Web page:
This stand-up comic is dead serious
Nanette is a useful guide for all of us trying to navigate today’s increasingly toxic gender discourse. Watch the full show on Netflix.

This stand-up comic is dead serious

ALWAYS RIGHT NOW - Alex Almario (The Philippine Star) - July 7, 2018 - 12:00am

‘Do you understand what self-deprecation means? When it comes from somebody who is already in the margins, it’s not humility… it’s humiliation.’  Hannah Gadsby’s ‘Nanette’  will make you laugh then cry.

Among the glut of stand-up comedy specials available on Netflix, Hannah Gadsby’s Nanette stands out for its sheer novelty: it is stand-up comedy that questions the very nature of stand-up comedy. A person walks onto a bare stage and talks into a mic in front of thousands of people and somehow the simplicity and directness of it all amplifies the humor. A joke in a stand-up setting, when delivered effectively, can produce bigger laughs than the most elaborate set piece in a sitcom. Hannah Gadsby thinks she knows why this is. Laughter in a stand-up setting, she says, is a release from tension. But the tension is manufactured by the comedian and the laughter is huge because it is cathartic. “A joke is a question, artificially inseminated with tension,” Gadsby declares. “I made you tense. This is an abusive relationship.” She’s joking but she’s also dead serious. Halfway through the special, she stops kidding altogether.

Nanette feels like it was written in a constant state of evolution. The name of the special itself comes from a woman Gadsby met and thought would give her inspiration. That didn’t happen but the name stuck. So did the jokes. Large chunks of the special comes from her stand-up routine from last year’s Melbourne International Comedy Special — her bit about parents putting pink ribbons on bald babies (“Why don’t you put a bangle on a potato?”), the one about the commenter who complained her stand-up didn’t have enough lesbian content (“I was there the whole time”), and her routine on her discomfort over the aesthetics of LGBT pride as an introverted lesbian (“The pressure of my people to express our identity and pride through the metaphor of party is very intense”).

But perhaps, while in the process of writing the special, she had an epiphany. Her jokes, while keeping the conversation about gay rights alive, were helping neither the world at large nor herself. You can hear this internal dialogue because she puts it in her routine. While deconstructing comedy, she realized the inherent incompleteness of jokes. They are made of two parts — a setup and a punchline — but all stories have a beginning, a middle and an end. Jokes, she concluded, are a way to circumvent the middle in favor of a good laugh. The tension is relieved but it never really goes away. “Punchlines need trauma,” Gadsby confesses. “Because punchlines need tension. And tension feeds trauma.”

This eureka moment serves as a transition to one of the most transcendent moments in stand-up comedy history. Gadsby, known for her soft-spoken wryness, sheds all of her defenses and goes full-volume earnest. She opens up about the abuse she took early in her life. She gives voice to the LGBT community and ultimately speaks for all minorities who are increasingly treated as subhuman in today’s toxic political climate. “To be rendered powerless does not destroy your humanity,” she says in a truly inspired moment in the special. “The only people who lose their humanity are those who believe they have the right to render another human being powerless. They are the weak. To yield and not break, that is incredible strength.”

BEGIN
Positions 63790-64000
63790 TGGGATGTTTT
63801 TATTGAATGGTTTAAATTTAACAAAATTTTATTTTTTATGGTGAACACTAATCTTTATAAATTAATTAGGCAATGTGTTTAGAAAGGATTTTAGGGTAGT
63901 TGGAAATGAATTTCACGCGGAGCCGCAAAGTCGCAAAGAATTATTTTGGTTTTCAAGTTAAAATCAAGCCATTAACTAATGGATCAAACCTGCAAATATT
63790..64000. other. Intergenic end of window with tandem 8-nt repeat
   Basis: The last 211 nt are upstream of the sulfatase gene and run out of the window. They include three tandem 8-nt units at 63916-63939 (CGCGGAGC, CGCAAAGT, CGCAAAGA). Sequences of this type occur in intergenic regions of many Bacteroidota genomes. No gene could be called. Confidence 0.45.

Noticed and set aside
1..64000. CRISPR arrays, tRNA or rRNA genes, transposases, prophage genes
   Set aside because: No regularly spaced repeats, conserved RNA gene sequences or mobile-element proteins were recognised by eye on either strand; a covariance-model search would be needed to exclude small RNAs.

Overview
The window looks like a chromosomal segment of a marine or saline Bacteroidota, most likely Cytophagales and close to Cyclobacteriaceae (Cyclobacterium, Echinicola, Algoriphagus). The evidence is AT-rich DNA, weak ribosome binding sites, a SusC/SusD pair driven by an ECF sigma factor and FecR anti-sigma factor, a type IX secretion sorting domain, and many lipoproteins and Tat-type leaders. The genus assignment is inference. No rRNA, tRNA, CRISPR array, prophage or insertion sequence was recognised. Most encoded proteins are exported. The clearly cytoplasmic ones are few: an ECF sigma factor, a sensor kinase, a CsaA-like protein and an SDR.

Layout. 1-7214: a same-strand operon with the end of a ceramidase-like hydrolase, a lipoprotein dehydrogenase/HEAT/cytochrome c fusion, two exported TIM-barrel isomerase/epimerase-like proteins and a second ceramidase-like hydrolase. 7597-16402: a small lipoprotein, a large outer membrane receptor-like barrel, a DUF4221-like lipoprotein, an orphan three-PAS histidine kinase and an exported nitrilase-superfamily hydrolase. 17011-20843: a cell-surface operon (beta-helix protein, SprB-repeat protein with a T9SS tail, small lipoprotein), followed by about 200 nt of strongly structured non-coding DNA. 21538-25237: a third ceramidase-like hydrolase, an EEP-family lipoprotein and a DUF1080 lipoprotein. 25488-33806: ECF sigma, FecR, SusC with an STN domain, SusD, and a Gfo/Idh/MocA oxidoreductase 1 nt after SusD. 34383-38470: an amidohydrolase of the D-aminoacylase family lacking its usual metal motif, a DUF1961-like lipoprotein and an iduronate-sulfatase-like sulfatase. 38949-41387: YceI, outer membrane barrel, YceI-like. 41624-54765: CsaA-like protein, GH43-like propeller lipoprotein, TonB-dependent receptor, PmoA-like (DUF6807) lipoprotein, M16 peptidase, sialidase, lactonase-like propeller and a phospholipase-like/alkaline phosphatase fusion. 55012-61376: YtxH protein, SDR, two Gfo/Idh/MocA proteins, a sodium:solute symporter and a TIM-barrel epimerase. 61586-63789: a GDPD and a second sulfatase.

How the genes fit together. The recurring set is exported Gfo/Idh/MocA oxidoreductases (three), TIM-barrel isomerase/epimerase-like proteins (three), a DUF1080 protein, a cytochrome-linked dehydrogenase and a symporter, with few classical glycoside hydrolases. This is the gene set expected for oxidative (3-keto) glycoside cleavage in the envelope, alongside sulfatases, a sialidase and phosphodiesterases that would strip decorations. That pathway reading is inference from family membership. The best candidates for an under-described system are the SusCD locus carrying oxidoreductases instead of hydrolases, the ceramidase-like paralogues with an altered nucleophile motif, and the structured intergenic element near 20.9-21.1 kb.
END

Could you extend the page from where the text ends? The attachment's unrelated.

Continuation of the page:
There is nothing particularly new in the points Hannah Gadsby makes. She often echoes Woke Twitter, that tiny didactic subset of liberal social media that often comes off as arrogant and condescending, partly because it’s justified by their intelligence and righteous anger relative to the stupidity around them, and partly because they don’t know how else to communicate. Gadsby hits all the liberal checkmarks and #MeToo talk points, condemning white male privilege and the world’s natural inclination to preserve the “genius white male’s” reputation over the humanity of those they torment. But these statements, in and of themselves, aren’t the lede. What makes her special refreshing is the way she delivers them. She eschews arrogance for an empathy that is real because it is earned. Her turn midway through the special does not come off as a gimmick; it feels like an honest accounting of her own failings. She openly questions comedy as an act of cowardice in which she herself has participated. She comes out as being afflicted with the same homophobia that the world has used against her and has implanted in her, manifesting itself as self-hatred. She doesn’t have a high horse; she’s as fallible as the rest of us and that’s why she’s credible.

Nanette is a useful guide for all of us trying to navigate today’s increasingly toxic discourse. Let’s use humor, but let’s be wary of its limitations. Let’s be angry about the injustices of others but let’s also be honest with our own faults. And finally, let’s make sure our humanity is always intact, no matter how hopeless the situation.

“We think it’s more important to be right than it is to appeal to the humanity of people we disagree with,” Gadsby says. “Ignorance will always walk amongst us because we will never know all of the things.” Jokes are important but stories are more essential to the human experience. Nanette is one of the most beautiful, honest ones out there. I would be lying if I said it wouldn’t hurt to listen. But it wouldn’t hurt the world at all if we felt each other’s pain.

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